Cancer Council has encouraged Brisbane City Council to make King George Square smoke free, following the announcement that the space will now be classified as a mall.
Such a move would align the Square with Queen Street Mall, which has successfully been smoke free since 2011.
Cancer Council Queensland spokesperson Katie Clift said a smoke free King George Square would protect the public from harmful exposure to second-hand smoke.
“10 Queenslanders die every day from smoking-related illness and disease,” Ms Clift said.
“We’re calling on both State and local governments to help us end the death toll.
“10 deaths every day is a tragic figure that dwarfs other causes of preventable and premature deaths.
“About one death a day is caused by second-hand smoking, a heartbreaking statistic that reinforces the need to protect people from the harmful effects of second-hand smoke.
“Government action on smoking has been strong, but smoke free spaces are desperately needed.
“We know that the majority of Queenslanders support smoke free spaces and want protection from the lethal effects of smoking.”
Statistics suggest smoking rates in Queensland have halved over the past 25 years, a trend the Cancer Council attributes to Government actions.
“Historical declines in smoking rates are a credit to the leadership of Australian governments, with thanks to bans on smoking in pubs, clubs, and restaurants,” Ms Clift said.
“More recently, smoking has been further denormalised by retail display bans, a ban on smoking in cars carrying children, and no smoking outside school gates and on hospital grounds.”
However, Cancer Council Queensland has cautioned that much more needs to be done.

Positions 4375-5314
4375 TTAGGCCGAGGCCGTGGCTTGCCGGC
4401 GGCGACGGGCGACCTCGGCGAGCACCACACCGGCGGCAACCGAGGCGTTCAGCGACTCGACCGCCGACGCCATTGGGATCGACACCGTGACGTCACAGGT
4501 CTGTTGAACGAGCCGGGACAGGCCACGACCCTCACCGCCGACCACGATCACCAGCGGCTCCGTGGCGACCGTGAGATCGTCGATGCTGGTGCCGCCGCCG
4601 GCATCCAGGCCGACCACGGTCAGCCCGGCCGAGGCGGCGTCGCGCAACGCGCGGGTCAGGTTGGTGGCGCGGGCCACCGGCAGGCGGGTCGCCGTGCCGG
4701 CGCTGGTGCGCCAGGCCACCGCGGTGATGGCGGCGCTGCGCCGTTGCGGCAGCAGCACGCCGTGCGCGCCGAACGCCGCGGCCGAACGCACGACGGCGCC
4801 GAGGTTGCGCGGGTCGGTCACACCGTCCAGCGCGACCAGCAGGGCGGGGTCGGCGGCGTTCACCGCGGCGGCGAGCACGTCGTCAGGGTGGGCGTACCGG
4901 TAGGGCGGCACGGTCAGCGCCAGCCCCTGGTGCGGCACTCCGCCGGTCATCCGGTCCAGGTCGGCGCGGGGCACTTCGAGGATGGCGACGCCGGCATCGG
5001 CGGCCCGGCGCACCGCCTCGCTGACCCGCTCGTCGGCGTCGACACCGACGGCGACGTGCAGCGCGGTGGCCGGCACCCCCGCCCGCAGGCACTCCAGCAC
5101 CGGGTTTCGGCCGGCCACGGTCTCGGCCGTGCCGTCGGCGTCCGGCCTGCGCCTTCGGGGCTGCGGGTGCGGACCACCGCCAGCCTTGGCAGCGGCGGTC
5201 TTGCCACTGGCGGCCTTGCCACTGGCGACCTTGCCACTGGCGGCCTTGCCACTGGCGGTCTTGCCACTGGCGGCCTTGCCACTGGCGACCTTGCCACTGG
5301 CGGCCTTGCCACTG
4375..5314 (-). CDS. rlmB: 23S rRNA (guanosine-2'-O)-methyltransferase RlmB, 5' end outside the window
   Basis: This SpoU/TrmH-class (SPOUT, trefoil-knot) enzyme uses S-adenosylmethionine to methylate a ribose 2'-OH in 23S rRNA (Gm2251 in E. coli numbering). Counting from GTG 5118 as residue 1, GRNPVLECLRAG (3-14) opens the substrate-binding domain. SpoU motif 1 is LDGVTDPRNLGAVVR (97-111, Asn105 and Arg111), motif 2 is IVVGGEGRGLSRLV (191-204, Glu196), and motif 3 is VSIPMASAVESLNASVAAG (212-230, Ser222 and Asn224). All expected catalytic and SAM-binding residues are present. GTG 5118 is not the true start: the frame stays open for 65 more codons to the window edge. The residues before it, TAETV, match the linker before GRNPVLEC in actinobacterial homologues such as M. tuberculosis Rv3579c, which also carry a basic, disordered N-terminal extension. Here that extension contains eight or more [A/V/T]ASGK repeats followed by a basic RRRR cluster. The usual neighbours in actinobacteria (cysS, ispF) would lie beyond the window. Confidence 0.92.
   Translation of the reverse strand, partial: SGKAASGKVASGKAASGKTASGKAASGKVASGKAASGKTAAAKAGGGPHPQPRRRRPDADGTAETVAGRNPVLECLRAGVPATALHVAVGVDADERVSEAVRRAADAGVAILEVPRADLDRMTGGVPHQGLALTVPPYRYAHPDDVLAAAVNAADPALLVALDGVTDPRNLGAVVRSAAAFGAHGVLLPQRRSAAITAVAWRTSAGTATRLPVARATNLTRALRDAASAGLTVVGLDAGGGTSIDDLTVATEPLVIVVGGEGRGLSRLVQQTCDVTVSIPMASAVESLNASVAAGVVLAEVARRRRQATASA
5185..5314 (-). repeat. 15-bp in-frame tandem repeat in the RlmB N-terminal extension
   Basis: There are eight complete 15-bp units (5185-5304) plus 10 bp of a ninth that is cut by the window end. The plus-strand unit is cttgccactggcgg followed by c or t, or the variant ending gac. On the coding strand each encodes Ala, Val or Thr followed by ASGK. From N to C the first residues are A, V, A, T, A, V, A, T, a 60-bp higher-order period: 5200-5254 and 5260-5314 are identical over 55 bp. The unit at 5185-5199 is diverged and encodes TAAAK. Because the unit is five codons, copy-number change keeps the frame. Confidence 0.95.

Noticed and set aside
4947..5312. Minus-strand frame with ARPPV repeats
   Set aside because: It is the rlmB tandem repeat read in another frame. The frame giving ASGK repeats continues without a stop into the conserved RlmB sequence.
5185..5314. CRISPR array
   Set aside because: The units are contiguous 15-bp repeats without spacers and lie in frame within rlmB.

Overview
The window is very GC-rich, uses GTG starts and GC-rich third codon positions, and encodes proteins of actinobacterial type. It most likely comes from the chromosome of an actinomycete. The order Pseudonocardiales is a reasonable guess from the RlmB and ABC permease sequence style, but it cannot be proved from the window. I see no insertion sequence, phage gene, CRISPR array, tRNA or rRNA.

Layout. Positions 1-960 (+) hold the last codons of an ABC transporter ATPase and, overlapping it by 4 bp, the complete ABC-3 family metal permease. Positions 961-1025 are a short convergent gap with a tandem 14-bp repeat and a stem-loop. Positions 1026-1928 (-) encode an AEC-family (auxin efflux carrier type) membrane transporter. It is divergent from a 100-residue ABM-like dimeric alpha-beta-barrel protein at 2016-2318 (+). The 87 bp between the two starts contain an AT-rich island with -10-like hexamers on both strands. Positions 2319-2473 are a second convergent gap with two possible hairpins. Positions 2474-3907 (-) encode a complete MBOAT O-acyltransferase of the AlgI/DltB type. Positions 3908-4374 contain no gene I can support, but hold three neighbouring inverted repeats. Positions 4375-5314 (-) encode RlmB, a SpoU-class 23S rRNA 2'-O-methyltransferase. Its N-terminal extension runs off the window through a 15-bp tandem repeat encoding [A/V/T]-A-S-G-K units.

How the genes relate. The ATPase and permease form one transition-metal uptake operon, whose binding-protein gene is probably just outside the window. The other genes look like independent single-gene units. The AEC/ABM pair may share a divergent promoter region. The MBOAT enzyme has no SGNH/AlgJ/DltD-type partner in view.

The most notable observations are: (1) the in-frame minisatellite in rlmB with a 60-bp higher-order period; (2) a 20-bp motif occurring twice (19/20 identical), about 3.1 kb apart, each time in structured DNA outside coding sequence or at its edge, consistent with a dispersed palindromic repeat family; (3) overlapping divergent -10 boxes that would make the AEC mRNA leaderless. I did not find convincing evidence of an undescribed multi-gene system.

“The latest data has found a sharp increase in the prevalence of smoking among Queenslanders aged between 25 and 34 years old over the past two years.
“This trend defies the declines we have seen in other age groups, with 28 per cent of men in the 25-34 age bracket now smoking every day, compared with 19.8 per cent in 2012.
“Among women in the 25-34 age bracket, the rate of smoking has increased from 12.8 per cent to 16.7 per cent.
“If we don’t arrest this alarming trend, a significant number of young Queenslanders will have their lives cut short by smoking.”
Cancer Council Queensland has urgently called on the State Government to create statewide smoke free places at bus stops, taxi ranks, ferry terminals, and pedestrian malls in State legislation.
“Community support for smoke free spaces is higher than ever, with majority non-smokers and fewer than 15 per cent of the adult population smoking daily,” Ms Clift said.
“We would welcome Brisbane City Council’s leadership on this issue.”
Smokers can obtain free information, practical assistance and support from Quitline, 13 QUIT (13 7848), or join the QUEST to quit at www.quest.org.au.
For more information or interviews, please contact:
Katie Clift, Executive Manager, Media and Spokesperson, Cancer Council Queensland
Ph: (07) 3634 5372 or 0409 001 171